'It could save a lot of lives'
200 'victims' participate in bioterrorism drill (IL),5_1_WA25_HAZARDDRIL_S1.article

Benton High School NJROTC students Andrea Broyles (left)and Jon Langston, both seniors, and Battalion Chief Larry Swieca with the Buffalo Grove Fire Department, try to figure out what medications the students, posing as victims, need during the drill. Registered nurses Carol Swieca of Buffalo Grove (left), Marg McKee of Grayslake, and Bonnie Quirke of Libertyville assist them.
First responders, emergency crews and health officials are waiting to distribute medicines to thousands of infected residents before it is too late.

That was the scenario the Lake County Health Department and emergency agencies were faced with Thursday during a bioterrorism drill at St. Peter's United Church of Christ in Lake Zurich.
"The purpose of the exercise is to test the county's ability to respond to a local bioterrorism incident," said Health Department spokesman Leslie Piotrowski.
As part of the drill, more than 200 volunteers simulated the delivery and distribution of the national stockpile of antibiotics to some 700,000 residents at various polling sites, which are designated mass dispensing sites. Lake Zurich's goal was to serve 200 people in an hour....

Army's effort to rush technology to troops boosts defense firms
A recent decision by the U.S. Army to speed delivery of advanced missiles, robots and unmanned aircraft to infantry units in Iraq and Afghanistan could be a boon to Arizona defense contractors.
Among the products being pushed into production earlier than planned are "missiles in a box" made by Raytheon Co. in Tucson and the beer-keg-shaped Micro Air Vehicle produced by Phoenix-based Honeywell Aerospace.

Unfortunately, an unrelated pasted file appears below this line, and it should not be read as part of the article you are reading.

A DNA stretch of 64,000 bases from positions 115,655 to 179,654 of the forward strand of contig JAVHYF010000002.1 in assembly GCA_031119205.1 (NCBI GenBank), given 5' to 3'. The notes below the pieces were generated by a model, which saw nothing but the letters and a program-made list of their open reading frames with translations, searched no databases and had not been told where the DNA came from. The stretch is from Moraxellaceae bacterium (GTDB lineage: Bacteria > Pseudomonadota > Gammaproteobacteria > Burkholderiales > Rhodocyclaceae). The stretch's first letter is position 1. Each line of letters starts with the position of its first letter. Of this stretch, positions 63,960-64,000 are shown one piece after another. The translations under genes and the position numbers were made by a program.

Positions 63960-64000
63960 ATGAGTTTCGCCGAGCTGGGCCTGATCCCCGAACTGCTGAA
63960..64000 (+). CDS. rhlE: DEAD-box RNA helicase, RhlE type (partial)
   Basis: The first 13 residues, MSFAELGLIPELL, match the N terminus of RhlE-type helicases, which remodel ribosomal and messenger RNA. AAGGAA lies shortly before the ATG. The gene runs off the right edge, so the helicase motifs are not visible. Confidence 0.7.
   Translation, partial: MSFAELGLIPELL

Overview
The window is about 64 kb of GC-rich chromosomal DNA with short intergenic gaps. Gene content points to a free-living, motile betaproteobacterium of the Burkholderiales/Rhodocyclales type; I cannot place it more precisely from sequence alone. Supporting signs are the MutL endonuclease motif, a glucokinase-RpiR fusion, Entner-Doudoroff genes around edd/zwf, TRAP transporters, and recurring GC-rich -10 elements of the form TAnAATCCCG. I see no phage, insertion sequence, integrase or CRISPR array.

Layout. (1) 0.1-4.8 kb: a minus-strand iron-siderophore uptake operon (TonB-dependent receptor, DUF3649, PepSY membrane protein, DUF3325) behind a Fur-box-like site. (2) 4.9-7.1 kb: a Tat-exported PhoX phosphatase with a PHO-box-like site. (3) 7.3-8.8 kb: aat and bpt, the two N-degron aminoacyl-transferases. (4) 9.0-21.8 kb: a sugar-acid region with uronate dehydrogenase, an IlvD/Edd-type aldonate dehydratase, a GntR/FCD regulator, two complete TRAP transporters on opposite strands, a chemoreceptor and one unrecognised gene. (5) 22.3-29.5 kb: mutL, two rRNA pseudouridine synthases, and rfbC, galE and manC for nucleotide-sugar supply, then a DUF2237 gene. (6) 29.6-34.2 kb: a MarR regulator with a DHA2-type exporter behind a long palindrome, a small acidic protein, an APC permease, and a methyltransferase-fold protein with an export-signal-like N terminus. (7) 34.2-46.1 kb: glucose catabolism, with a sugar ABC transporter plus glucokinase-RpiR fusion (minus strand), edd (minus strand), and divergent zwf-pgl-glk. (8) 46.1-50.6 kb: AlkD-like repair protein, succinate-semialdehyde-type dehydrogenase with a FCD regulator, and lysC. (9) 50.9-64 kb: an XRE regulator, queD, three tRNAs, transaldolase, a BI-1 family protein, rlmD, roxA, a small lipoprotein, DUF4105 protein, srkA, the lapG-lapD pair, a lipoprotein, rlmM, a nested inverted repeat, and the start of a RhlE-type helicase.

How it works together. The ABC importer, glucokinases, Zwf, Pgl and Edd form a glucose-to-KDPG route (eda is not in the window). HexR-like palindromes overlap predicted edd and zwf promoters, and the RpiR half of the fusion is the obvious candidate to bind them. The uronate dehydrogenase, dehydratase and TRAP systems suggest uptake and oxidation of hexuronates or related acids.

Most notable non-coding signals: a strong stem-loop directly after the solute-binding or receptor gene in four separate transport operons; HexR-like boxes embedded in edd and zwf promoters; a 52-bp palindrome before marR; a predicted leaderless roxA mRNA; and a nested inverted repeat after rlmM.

A reprioritizing of the Army's sweeping $160 billion Future Combat Systems modernization program also resurrects the Land Warrior individual communications system developed by Scottsdale's General Dynamics C4 Systems.
The $3 billion Land Warrior program was scrapped by the Pentagon last year, but it has been brought back as a new component of Future Combat Systems called the Ground Soldier System.
The Army's program restructuring pushes up deployment of much of the Future Combat Systems technology to 2011 from 2015 and initially distributes it to the infantry instead of the armored-brigade combat teams, as initially planned.
"It gives us the opportunity to produce more of the systems sooner and get them in the hands of those they can benefit," said Vaughn Fulton, manager of Honeywell's unmanned air-vehicle program.
Tom Moody of Raytheon called the Army's restructuring of its Future Combat Systems program good news......

Artificial Intelligence System - 100 Billion Neurons and Beyond
Toronto, Ontario, Jul. 25, 2008 - Intelligence Realm Inc. has recently completed a simulation of 100 billion neurons, the estimated size of the human brain. The simulation used distributed computing and involved over 4000 computers, 3000 volunteers, 10000 processors, 180 TB of data and lasted for a couple of months.This was the first simulation that bypassed the 100 billion level and used database files to store the data.The simulation is one of the first steps in a long-term project that is aiming to build a large-scale artificial intelligence by reverse engineering the brain.Ovidiu Anghelidi, the project leader said: "The simulation also proves that computing power is no longer a stumbling block in achieving artificial intelligence. The computational requirements for running large-scale biophysical neural networks at the cellular level can be found in distributed computing.

No comments: